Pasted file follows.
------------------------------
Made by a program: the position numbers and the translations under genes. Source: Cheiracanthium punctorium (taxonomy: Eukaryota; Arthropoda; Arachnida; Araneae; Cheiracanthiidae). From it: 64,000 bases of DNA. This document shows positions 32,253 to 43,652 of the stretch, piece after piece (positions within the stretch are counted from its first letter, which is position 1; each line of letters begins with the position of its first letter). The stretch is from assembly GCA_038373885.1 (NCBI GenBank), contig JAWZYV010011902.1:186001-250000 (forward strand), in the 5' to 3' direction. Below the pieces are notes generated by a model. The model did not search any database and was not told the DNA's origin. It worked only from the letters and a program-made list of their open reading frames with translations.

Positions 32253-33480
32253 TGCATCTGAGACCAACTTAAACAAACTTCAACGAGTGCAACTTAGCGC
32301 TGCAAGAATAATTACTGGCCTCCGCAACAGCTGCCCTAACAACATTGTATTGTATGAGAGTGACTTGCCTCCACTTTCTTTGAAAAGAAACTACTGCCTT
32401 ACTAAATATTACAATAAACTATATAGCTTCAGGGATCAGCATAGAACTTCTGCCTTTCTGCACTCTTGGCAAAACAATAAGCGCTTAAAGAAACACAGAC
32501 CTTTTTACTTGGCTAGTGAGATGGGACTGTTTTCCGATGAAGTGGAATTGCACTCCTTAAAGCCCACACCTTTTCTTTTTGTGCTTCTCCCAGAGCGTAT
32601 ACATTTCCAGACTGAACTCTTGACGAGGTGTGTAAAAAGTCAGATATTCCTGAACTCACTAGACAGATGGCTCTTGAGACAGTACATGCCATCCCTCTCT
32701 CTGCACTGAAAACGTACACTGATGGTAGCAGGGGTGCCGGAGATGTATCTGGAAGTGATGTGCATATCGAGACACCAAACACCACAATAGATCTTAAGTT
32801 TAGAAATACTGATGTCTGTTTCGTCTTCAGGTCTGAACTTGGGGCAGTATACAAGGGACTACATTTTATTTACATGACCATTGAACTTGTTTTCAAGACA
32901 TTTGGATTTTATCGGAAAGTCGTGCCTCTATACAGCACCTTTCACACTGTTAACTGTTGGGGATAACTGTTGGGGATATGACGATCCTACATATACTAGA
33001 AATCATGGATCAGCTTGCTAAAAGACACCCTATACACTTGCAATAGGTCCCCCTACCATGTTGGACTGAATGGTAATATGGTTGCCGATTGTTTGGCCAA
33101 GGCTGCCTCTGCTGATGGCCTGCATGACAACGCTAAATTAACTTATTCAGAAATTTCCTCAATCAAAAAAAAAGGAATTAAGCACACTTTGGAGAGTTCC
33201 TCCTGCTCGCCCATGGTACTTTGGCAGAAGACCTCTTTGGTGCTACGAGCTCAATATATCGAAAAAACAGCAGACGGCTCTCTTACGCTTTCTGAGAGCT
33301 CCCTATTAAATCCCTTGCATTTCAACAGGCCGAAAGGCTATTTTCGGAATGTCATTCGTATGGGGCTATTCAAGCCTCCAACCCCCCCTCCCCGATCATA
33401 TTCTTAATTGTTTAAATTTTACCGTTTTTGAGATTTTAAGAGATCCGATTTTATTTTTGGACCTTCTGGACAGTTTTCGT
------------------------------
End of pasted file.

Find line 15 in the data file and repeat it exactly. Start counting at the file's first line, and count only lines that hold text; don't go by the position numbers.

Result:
33401 TTCTTAATTGTTTAAATTTTACCGTTTTTGAGATTTTAAGAGATCCGATTTTATTTTTGGACCTTCTGGACAGTTTTCGT